Semester of Graduation

Summer 2018

Degree

Master of Science (MS)

Department

Geography and Anthropology

Document Type

Thesis

Abstract

Coral Sr/Ca is a widely-used proxy for sea surface temperature (SST); however, discrepancies in the coral Sr/Ca-SST relationship among colonies of the same species makes uncertainty in absolute temperature reconstructions larger than the climate signal yet climate variability studies are possible. Furthermore, the riverine input of terrestrial carbonate weathering products to the coastal waters can disrupt the coral Sr/Ca-SST signal by changing local seawater chemistry. This study evaluates the fidelity and reproducibly of coral SST proxies (Sr/Ca, Li/Ca, Mg/Li, Sr-U, Mg/Ca, and U/Ca) and a riverine-upwelling proxy (Ba/Ca) in four Orbicella faveolata colonies in two reefs offshore from Veracruz, Mexico (19.06°N, 96.93°W) at various water depths (3–6 m). Previous studies found micro-sampling the skeleton of O. faveolata challenging for recovery of full geochemical seasonal cycles and they suggest using weekly resolution. This study uses laser ablation inductively coupled plasma mass spectrometry to micro-sample O. faveolata at ~weekly resolution for an interval of nine years. A finer micro-sampling resolution (< weekly) resulted in a loss of the seasonal cycle possibly due to micro-scale heterogeneities in the distribution of elements in the coral skeleton. Coral Ba/Ca has anomalous values that coincide with increasing coral Sr/Ca values suggesting terrestrial waters enriched in Sr and Ba are altering seawater chemistry at sites near the Jamapa River. Coral Li/Ca is the best performing coral SST proxy evaluated by this study (Li/Ca, Mg/Ca, Mg/Li, Sr/Ca, U/Ca, and Sr-U in increasing order determined by the error of reconstruction (ºC) of the three-colony average). Coral Li/Ca has the highest correlation with SST and the means and variance are the same among colonies resulting in statistically similar calibration equations suggesting coral Li/Ca captures regional SST without influence from upwelling, terrestrial runoff, or intercolony differences making it suitable for reconstructing absolute SST. Coral Li/Ca calibration equations are similar to those determined for Pacific Porites corals suggesting little species effect or site dependence for this proxy. The coral Li/Ca result is exciting for future work with modern and fossil O. faveolata corals for developing SST reconstructions particularly for nearshore reefs yet further tests are needed to assess the spatial robustness of this proxy.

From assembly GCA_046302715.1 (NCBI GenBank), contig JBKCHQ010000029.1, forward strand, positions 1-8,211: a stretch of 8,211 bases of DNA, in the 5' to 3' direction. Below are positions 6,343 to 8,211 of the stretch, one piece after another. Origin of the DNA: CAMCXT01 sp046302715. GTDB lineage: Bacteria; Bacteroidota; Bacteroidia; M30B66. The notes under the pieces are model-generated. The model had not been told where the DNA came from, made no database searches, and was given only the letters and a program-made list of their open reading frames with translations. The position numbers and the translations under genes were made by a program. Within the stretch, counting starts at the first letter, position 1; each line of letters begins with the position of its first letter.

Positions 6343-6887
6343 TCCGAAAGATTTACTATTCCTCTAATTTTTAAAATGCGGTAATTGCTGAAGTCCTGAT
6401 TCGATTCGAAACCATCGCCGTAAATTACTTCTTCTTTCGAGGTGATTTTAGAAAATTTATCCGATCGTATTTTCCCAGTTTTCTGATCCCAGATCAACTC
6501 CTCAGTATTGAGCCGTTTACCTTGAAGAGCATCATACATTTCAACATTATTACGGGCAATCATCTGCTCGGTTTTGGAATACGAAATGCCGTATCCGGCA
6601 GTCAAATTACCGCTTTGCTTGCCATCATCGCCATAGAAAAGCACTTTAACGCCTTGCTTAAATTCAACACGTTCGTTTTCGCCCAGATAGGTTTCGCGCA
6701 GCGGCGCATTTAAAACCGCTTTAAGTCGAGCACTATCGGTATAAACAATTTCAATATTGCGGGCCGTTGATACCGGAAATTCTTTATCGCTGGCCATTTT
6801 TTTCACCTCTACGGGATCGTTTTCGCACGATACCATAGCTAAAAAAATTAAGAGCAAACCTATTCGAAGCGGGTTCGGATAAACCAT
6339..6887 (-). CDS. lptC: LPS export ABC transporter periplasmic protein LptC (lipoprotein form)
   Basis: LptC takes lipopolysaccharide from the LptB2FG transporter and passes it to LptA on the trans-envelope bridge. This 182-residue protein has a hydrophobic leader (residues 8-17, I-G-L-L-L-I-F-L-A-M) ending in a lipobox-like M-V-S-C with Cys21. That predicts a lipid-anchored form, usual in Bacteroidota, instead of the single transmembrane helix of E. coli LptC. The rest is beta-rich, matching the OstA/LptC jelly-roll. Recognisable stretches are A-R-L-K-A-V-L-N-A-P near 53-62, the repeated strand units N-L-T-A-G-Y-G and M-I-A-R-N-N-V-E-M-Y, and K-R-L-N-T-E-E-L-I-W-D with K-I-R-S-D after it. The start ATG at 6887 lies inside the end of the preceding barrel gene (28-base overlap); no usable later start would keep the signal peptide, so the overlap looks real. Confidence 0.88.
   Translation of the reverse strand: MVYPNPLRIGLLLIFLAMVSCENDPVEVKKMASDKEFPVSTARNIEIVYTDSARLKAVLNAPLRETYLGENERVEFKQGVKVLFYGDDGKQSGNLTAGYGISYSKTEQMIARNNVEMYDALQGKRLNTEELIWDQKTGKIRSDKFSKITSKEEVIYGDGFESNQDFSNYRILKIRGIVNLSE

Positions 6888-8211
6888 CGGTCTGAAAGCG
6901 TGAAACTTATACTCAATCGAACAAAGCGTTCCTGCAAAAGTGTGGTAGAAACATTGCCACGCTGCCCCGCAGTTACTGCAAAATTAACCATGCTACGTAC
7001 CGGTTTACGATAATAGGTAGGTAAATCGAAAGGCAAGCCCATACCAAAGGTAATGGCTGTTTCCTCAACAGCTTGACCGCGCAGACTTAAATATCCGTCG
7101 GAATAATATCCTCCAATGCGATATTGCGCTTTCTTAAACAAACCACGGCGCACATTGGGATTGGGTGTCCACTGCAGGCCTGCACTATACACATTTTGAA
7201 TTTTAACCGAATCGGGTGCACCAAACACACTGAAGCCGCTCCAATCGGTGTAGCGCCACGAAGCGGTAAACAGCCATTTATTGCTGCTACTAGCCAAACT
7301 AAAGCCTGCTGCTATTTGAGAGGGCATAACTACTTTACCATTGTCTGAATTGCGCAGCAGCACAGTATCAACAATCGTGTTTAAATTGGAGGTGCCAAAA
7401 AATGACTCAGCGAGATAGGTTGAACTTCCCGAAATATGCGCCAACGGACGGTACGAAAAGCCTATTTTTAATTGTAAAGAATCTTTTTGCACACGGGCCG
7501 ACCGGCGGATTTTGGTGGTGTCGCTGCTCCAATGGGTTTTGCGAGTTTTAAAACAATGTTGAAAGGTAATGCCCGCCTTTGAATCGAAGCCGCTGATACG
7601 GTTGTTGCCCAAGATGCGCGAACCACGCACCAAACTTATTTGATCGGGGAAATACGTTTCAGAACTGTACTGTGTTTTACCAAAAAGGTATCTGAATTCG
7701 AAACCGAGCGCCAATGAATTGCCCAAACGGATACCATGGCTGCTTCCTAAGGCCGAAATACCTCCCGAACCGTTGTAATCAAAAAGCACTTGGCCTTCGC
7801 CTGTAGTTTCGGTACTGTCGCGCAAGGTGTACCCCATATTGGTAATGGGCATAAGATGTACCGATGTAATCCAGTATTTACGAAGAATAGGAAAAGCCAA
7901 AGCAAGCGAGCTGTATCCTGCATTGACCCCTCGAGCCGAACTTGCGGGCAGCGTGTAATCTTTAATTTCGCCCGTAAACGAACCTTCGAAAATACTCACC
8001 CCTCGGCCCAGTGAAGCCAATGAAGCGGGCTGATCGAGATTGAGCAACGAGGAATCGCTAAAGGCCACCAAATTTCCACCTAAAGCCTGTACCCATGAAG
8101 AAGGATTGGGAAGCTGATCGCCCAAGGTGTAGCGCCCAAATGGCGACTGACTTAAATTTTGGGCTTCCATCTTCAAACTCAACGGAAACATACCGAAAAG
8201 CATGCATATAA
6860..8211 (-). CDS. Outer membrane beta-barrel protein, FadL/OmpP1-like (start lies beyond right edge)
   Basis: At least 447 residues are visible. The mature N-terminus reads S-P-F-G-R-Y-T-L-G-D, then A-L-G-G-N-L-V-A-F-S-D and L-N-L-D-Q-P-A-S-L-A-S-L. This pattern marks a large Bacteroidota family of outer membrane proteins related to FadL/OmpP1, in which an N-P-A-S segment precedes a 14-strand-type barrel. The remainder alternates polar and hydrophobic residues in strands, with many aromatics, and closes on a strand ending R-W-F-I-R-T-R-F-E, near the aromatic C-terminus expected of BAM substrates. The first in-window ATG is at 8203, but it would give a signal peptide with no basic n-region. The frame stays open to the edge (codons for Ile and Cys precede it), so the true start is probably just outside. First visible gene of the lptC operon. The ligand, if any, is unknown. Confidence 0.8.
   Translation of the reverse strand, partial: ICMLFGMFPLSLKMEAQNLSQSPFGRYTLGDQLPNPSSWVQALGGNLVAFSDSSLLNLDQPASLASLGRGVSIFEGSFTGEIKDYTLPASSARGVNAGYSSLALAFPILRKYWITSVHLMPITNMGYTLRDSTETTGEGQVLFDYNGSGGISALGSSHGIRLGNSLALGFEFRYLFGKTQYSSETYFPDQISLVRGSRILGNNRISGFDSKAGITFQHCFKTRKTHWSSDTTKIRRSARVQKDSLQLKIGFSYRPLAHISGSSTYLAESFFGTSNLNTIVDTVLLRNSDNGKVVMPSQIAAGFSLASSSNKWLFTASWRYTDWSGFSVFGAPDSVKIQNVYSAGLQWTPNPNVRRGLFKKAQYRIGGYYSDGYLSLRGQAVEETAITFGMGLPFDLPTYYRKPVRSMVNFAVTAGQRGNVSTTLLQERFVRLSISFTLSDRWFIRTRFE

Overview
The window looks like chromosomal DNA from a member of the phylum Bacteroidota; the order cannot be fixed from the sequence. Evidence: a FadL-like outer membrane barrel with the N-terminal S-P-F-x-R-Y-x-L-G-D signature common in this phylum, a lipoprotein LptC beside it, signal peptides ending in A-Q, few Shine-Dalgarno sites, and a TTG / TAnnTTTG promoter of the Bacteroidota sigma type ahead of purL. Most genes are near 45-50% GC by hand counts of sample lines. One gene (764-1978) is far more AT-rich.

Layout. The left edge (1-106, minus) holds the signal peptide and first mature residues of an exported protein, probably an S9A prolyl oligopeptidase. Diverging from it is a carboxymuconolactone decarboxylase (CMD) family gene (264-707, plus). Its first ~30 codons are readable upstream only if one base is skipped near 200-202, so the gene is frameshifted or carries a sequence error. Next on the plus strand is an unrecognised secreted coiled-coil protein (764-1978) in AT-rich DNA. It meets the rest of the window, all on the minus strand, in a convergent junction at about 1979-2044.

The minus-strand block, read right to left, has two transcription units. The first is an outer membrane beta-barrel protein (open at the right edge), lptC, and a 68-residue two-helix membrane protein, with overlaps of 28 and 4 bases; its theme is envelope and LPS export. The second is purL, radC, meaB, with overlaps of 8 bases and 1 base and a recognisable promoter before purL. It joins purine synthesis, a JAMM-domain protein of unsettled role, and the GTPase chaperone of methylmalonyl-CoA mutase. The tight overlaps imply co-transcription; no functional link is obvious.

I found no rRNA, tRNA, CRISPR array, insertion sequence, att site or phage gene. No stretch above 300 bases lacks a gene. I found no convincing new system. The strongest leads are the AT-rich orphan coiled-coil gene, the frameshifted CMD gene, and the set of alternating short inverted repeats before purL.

Date

5-29-2018

Committee Chair

DeLong, Kristine

Available for download on Tuesday, May 27, 2025

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